My last memory spent with him was when he came alone without his family visiting my family right before he was kidnapped. I was probably 9 or 10 and my mom (who was his sister) and dad were excited that they were going to spend time with him alone. Instead, he played basketball with my one older brother and me (my other brother was in college). He talked to me and showed so much love through asking me questions and getting to know me. My own father wouldn’t ever do that. It blessed me so much. My dad killed many people in Vietnam. My uncle’s body showed visible signs of torture from the 17 months he had spent in captivity. He didn’t kill his captors, but all I think about in the many times I’ve had dreams of my uncle, is him laughing with the men (he was a very funny man) and telling them he (and Jesus) loved them with every painful act done to him. There have been ex-guerrillas who have come out to proclaim the gospel of Christ, giving up their lives, and many times I wonder if my uncle told them about Jesus. My dad didn’t even get to know his enemies other than where they were stationed so he could shoot them out, while my uncle wanted to get to know his enemies peacefully and love them as himself, so much so that he did not fight when they took him hostage (and he was probably double their height – as he was maybe 6’7″ – yes, really tall). My dad was upset when I told him I wouldn’t want his medals after he died (he asked me if I’d take them) & I told him to give them to one of my brothers who would probably appreciate them. My dad (unfortunately) has left no legacy with me yet (I love my dad, just saying how it is). My uncle left one and I want to live life as he did, which was just doing what Jesus stated (since Jesus is the ULTIMATE hero of heroes with the greatest legacy of all time)!
There are no greater heroes than missionaries and than someone who lays their life down for the sake of the gospel of Christ; not one who lays down his life for his country (though I understand that they believe they are doing the greatest duty, and I have known many many many people who have served in the military, or are still currently serving). God is far greater than country. God created all people. We are told to go into all the world to preach to all people and to show love to them (baptizing and discipling them so they can do the same work). Jesus laid down His life for us when He could have destroyed anyone who tried to touch Him with just a word. He created them and loved them still while they (and we) were brutally murdering Him. Aren’t we to be willing to do the same as He did for us? His disciples endured it, and considering they KNEW Jesus in person while also having HIS Spirit inside of them, I’d trust that they did the best thing as well.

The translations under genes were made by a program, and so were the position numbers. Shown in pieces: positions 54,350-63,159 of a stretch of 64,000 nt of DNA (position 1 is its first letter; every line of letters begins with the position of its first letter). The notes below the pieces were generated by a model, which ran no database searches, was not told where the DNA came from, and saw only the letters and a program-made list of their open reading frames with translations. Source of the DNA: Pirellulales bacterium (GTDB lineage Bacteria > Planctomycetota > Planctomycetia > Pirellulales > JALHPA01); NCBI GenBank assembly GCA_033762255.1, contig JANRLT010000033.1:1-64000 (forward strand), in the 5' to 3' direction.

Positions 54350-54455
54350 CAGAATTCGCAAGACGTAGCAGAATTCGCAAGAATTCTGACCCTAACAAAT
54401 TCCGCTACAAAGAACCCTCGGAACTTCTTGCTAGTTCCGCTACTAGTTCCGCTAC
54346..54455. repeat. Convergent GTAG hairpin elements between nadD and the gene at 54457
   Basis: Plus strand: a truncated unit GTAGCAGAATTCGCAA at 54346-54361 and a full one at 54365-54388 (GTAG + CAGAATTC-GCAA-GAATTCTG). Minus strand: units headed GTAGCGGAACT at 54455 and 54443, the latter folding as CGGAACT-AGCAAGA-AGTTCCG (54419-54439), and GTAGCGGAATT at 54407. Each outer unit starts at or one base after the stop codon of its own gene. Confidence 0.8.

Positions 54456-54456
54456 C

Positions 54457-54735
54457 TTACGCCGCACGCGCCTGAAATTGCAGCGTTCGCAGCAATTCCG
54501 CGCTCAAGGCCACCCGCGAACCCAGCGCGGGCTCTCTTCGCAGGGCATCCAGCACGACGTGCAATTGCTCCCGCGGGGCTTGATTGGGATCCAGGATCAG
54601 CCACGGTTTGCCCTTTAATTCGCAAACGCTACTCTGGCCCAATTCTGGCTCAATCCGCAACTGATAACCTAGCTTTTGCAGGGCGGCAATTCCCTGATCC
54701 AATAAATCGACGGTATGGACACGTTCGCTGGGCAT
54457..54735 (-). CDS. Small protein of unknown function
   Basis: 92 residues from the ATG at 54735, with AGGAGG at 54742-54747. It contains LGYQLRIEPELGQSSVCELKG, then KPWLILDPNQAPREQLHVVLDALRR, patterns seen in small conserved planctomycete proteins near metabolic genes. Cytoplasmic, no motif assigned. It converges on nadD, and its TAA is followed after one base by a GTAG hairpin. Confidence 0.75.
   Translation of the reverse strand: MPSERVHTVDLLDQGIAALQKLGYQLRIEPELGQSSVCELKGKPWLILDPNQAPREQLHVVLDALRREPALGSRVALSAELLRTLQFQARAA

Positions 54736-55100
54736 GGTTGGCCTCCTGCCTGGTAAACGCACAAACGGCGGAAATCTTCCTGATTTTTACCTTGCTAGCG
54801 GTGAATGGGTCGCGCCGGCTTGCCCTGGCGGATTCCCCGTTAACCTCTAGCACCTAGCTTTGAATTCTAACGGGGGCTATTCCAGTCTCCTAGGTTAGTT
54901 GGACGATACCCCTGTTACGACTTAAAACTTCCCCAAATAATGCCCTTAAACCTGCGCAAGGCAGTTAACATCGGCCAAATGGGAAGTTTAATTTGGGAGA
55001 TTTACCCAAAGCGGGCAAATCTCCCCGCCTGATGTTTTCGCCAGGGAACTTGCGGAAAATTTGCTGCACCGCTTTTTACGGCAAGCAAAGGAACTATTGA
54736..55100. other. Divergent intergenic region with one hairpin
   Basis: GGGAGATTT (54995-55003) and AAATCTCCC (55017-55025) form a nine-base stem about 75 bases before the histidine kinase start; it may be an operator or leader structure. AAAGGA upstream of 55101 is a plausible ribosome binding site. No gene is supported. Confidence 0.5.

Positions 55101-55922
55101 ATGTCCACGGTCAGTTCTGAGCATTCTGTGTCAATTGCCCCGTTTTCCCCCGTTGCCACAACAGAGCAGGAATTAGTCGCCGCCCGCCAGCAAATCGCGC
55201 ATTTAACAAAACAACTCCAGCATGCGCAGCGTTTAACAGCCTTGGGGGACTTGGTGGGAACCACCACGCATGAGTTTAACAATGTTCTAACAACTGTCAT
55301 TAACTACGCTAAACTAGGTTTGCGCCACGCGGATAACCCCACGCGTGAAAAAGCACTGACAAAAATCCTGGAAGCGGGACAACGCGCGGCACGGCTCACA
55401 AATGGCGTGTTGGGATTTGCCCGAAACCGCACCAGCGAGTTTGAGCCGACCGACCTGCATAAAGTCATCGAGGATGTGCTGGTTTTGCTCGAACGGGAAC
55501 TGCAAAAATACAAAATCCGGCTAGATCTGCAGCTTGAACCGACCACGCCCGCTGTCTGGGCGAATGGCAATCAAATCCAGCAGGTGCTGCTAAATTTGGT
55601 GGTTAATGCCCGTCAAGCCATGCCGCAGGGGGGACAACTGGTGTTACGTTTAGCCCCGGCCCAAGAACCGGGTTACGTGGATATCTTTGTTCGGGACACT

Why is it that there are far more people (Christians included) in our society to praise and admire and thank soldiers of country and it seems like no one seems to thank the missionaries? There are loads of people each day signing up to “defend their country”, but how many are signing up to “live and die for Jesus” on the mission field? I am rewiring my entire love to be for ALL nations and ALL people. I mourn when I hear of the destruction done to ALL sides in wars. I will not stand for the murders of people whom we are meant to show the love of Christ to in sharing the gospel to them as servants. Christ came to us, instead of wiping us out. We are to share our love to our enemies. We are to show compassion to a people who might seem to not want any part of Christ. My life has changed because of Jesus. My trust and life are His.
My husband was telling me the other day something that was so interesting. If David Wilkerson decided to not go into meet a bunch of gang members from two different gangs and went with knives to defend himself, how much different would his story have been? He went in with nothing but Christ. He had the powerful weapons of prayer to get him through it. He put his trust in Jesus. Could they have killed him? Absolutely. He didn’t go in with guns trying to wipe them out for the crimes they committed, but instead offered the Word of God to people who were lost and “unreachable”. That must have been so difficult to do! The gospel of Christ is only going to affect the people that you try to get to know while working along side of them to help them. Murdering people won’t end violence and war, it just makes more people angrier and wanting to spread more bloodshed. Only Jesus has the power to change others when His words penetrates their souls!
“Repay no one evil for evil, but give thought to do what is honorable in the sight of all. If possible, so far as it depends on you, live peaceably with all. Beloved, never avenge yourselves, but leave it to the wrath of God, for it is written, ‘Vengeance is mine, I will repay, says the Lord.’ To the contrary, ‘if your enemy is hungry, feed him; if he is thirsty, give him something to drink; for by so doing you will heap burning coals on his head.’ Do not be overcome by evil, but overcome evil with good.” -Romans 12:17-21
[Note: My own personal experience with a former soldier in the military doesn’t reflect how all soldiers are. I have known some very wonderful soldiers who love their kids and spend much time with them]
[Photo #1 is from New Tribes Mission – which is what my uncle was involved in. Photo #2 & #3 are of my uncle – the first of him is holding a Colombian child. The second of him is when he visited my family when I was about 7 and dressed as a tribal man from Colombia to explain the work they were doing there]